FRASER: One of Shifflett’s interesting footnotes in this chapter is when he describes his old mistress, Catherine Taliaferro who is visibly packing to leave her residence because the Union soldiers are arriving. Shifflett writes: “This extraordinary scene speaks volumes about the two different worlds that slaves and owners occupied. One of the first concerns of slaveowners faced with imminent invasion was property. Typically silver and slaves. Notice,” Shifflett writes, “as Washington does, that Taliaferro reminds Washington of his status as a child in her care and how she attempts to scare him into her control” (55). This is when she’s telling him ‘you may want to avoid the Union presence because they might be as much harm to you as they are to me, but he, just like everything else [not everything else, a lot of other things] just reads that differently, reads the Union presence much much differently. He later works for Rufus King, and I think the final chapter…or the second to last chapter actually is called “On the Move with the Union Army,” once again this [chapter] was named by Shifflett [who] titled chapters six through ten, and he later works with the [Union] as a mess hall cook and after he is settled with them, as you say—having his lighter skin color be an advantage, but also having his proof that he will work for the Union army—Shifflett writes about his time with the Union Army: “Washington’s account gives ample evidence that as the Union Army advances in the South, slaves and their families took the opportunity to escape behind Union lines. The men often attempted to join the military forces, while the women and children followed along as ‘contraband of war’”(70). So we see how his work has helped increase the presence of the Union and have that be a method through which then slaves in the Confederacy could escape to their freedom. The final chapter is a chapter called Unwelcome Home. In it, he talks about his time specifically with the Union Army: “they [Confederates] regarding me in the light of a Spy or traitor to their cause” (74). This is when he notices [there’s] Confederates looking at him during one of the battles. He writes: “I had intended now to Stay at home and make a living and after a While, perhaps, to go North Some where, When My Wife Would possible be able to go With me,” and he does in fact do that (74).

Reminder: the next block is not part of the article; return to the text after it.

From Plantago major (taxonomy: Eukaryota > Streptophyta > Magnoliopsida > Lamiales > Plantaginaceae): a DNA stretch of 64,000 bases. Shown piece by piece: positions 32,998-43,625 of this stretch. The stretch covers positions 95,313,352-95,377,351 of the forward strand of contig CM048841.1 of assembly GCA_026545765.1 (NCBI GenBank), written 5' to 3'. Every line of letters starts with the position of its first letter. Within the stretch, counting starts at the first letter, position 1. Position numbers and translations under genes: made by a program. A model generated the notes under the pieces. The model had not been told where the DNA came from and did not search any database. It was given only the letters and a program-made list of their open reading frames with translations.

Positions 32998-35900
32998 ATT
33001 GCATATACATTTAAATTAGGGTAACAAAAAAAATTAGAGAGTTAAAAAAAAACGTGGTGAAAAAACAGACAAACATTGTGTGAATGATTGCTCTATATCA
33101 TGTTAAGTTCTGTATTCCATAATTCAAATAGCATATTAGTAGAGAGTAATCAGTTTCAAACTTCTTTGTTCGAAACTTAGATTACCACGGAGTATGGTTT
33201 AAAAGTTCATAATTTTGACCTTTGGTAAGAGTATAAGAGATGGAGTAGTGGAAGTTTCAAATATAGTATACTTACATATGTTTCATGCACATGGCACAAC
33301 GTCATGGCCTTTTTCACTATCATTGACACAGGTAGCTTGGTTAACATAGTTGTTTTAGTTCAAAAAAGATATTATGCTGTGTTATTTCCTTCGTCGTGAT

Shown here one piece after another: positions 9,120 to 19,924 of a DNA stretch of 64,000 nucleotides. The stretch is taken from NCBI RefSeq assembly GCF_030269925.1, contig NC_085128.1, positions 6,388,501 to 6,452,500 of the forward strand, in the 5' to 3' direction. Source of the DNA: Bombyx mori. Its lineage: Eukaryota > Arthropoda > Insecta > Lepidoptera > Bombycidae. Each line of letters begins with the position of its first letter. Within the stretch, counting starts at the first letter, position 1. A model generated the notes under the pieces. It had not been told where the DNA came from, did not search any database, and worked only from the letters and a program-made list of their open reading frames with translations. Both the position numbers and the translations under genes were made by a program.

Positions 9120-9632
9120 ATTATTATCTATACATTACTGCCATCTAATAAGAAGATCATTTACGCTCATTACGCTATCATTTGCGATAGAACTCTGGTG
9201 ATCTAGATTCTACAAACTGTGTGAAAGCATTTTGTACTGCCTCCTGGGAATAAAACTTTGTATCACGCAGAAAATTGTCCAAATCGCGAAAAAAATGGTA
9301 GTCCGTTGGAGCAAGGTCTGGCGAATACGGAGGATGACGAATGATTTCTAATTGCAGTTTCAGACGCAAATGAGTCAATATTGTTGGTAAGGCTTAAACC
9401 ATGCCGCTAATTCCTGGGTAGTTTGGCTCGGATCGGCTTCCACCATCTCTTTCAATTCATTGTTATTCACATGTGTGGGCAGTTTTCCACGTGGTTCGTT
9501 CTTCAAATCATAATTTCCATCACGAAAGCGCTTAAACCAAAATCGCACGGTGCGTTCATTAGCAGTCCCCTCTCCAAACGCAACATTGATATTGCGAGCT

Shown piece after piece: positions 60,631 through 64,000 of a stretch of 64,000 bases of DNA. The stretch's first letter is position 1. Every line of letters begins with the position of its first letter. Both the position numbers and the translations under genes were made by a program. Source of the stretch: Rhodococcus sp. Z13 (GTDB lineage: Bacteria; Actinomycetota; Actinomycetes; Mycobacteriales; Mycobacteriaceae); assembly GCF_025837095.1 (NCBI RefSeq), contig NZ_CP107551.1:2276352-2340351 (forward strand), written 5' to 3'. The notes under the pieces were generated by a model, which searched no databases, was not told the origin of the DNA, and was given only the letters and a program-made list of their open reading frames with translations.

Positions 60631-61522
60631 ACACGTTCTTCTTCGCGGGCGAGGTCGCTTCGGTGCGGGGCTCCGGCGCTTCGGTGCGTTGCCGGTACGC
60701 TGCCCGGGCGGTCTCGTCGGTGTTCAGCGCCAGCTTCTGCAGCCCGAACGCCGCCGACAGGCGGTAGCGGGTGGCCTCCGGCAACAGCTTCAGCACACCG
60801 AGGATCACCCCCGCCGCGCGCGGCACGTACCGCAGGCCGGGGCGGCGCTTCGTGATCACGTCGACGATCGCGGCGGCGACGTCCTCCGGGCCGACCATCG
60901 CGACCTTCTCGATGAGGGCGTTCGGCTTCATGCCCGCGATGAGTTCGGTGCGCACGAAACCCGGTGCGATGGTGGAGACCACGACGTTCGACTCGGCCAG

WASHINGTON: And his mother also joins. He was able to get his mother away from slavery. I think David Blight said he does not know exactly how he arranged that but somehow or another my grandfather did arrange to get his mother free, and his sisters, siblings, I believe. Because they had not seen each other in a length of time, and he was able to show them their freedom, help them with their freedom, also.